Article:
Minneapolis keeps settling lawsuits, but little changes.
Every year, Minneapolis residents watch and wonder as the city pays out large settlements in alleged police misconduct cases. Taxpayers deserve to know more about the settlements and about what, if anything, is being done to prevent similar incidents.
According to a recent Star Tribune story, the city paid nearly $14 million in settlements between 2006 and 2012 in connection with cases of alleged police misconduct. Of the 95 payouts (ranging in cost from a low of $150 to a high of $4.5 million), only eight resulted in disciplinary action.
In those cases, five officers received reprimands, one got a last-chance warning and three were fired. But the 12 costliest payouts did not result in a reprimand or discipline. There were 15 payouts for incidents involving officers who were never publicly identified, but city records did not show any discipline for incidents that occurred on the same dates, according to city data analyzed by Star Tribune reporters.
That’s a disconnect that demands more explanation from the police administration. The allegations that led to settlements included excessive force that caused death or injury; property damage, and the use of racial slurs. If they were serious enough to lead to five- to seven-figure settlements, why are more of those responsible not held accountable in some concrete way?
Granted, not every settlement involves clear wrongdoing by cops. In some cases, city attorneys may have agreed to settlements to avoid expensive, lengthy trials. In addition, settlements allow both sides to walk away without any admission of guilt.
The rub is that police officers are public servants who rely on the faith and cooperation of citizens to be effective. When leaders fail to take disciplinary action, it erodes public confidence in the department’s ability to police itself.
In their defense, the Minneapolis city attorney and department officials say that they win the majority of cases that go to trial. Decisions on discipline and settlements are made separately, they say, and the administration does not shy away from discipline for fear of liability.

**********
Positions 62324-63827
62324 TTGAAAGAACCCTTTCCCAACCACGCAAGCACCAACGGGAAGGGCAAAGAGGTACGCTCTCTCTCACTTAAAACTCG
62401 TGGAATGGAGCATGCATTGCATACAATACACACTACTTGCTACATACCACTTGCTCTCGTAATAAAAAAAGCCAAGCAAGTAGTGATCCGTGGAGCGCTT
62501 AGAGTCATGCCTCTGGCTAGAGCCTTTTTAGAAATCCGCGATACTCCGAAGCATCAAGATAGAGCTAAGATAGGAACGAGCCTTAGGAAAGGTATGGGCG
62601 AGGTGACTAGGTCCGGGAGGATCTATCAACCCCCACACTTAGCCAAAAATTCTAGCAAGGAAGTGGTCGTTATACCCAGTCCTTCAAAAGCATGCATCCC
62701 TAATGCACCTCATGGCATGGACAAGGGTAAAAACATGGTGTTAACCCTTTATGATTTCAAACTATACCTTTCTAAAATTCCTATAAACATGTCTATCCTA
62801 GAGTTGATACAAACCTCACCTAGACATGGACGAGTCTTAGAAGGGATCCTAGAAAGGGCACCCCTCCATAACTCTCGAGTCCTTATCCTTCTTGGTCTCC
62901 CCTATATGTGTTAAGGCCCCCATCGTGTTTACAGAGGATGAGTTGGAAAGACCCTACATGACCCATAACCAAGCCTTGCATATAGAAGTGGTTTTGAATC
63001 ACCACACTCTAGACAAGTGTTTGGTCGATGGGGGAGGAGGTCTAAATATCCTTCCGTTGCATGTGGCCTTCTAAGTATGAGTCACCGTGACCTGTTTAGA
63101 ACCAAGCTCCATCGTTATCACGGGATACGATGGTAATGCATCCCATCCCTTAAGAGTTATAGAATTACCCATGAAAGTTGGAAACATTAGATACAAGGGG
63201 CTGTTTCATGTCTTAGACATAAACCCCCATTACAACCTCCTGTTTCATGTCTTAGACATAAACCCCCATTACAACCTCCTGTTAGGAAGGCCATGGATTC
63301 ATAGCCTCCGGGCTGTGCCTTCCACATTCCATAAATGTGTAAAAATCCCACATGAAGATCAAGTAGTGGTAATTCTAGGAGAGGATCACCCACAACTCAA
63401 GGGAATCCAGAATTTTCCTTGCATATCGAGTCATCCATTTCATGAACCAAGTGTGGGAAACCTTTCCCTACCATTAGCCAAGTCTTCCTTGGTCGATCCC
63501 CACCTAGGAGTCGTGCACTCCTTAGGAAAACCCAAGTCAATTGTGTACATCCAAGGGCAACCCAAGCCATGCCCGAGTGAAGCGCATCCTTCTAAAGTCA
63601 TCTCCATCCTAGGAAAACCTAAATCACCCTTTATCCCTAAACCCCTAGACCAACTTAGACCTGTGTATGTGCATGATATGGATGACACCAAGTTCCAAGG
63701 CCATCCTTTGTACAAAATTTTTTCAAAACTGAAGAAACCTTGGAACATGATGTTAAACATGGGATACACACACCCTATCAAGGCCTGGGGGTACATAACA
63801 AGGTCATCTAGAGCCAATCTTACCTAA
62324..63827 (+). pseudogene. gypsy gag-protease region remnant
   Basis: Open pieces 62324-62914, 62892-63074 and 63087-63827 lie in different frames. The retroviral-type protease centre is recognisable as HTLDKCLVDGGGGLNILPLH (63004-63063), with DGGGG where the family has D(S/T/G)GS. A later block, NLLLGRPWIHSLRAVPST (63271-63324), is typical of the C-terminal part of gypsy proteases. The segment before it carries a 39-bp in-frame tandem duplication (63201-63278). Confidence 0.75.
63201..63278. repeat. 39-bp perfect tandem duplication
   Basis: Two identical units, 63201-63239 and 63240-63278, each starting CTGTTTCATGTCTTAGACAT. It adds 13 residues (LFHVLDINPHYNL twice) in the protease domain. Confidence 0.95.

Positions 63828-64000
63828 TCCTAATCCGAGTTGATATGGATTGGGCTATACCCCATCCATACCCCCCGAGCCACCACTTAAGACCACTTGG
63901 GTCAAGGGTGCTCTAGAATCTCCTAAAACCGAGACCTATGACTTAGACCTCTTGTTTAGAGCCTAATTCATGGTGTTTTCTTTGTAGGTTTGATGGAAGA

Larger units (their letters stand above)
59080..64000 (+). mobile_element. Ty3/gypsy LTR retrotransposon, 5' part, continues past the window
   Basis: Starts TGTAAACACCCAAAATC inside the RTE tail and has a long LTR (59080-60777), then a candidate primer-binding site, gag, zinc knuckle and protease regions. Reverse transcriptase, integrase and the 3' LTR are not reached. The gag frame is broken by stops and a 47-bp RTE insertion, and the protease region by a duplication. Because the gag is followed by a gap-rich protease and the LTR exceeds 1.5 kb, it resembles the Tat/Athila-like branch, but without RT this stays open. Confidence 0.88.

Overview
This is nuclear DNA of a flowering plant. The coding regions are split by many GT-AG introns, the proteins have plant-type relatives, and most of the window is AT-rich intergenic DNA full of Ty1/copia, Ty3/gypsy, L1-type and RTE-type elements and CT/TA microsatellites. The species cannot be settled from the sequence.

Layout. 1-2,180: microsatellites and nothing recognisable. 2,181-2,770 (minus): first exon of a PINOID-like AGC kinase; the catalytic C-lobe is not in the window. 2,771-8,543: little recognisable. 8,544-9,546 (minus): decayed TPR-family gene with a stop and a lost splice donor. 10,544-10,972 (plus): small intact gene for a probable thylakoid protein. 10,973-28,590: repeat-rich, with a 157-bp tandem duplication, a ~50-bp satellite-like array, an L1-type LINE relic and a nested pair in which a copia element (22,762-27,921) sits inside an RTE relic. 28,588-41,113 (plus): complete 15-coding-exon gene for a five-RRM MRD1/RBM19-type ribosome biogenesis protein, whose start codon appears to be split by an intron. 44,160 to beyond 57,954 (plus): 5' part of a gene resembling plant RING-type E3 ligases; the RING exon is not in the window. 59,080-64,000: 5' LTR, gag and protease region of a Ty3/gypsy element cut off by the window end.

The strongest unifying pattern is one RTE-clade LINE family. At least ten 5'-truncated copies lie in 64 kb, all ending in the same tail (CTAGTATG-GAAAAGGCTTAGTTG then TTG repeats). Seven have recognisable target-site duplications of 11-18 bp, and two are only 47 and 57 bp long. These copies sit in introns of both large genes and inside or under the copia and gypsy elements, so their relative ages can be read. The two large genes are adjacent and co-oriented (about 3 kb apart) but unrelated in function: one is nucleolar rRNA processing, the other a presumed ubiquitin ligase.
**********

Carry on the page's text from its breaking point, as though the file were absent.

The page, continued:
In a statement, Police Chief Janeé Harteau said, “Although there were 110 cases over the past seven years, our officers interact with more than a million citizens every year. I am unable to explain the details and rationale behind every past case, but I can assure you we vigorously look at each individual one for any policy, training and/or discipline needs.’’
If that’s the case — and if Harteau is successful improving the department’s culture — taxpayers should expect to see fewer costly misconduct cases in the future.
Most big-city police departments deal with some level of police misconduct. But a small number of those departments have found ways to analyze information gathered from lawsuits and settlements and use it for personnel and policy lessons.
For example, officials in Los Angeles County now require the sheriff’s department to submit a corrective action plan for every case with a payout of more than $20,000. And in Baltimore, certain settlements cannot be finalized until some corrective action has been taken or scheduled.
The MPD has a long history of problems with community relations and use of excessive force. Local attorneys who have successfully sued the department for misconduct say wayward officers too seldom are disciplined. The now defunct Civilian Review Authority wrote in a 2010 report that the “lack of discipline in the MPD fosters a culture of impunity which will likely lead to further cash payouts related to police misconduct …’’
Given that reputation — and the staggering scope of the most recent settlements — the MPD should be more transparent about how misconduct allegations are handled and about what’s being done to prevent them.
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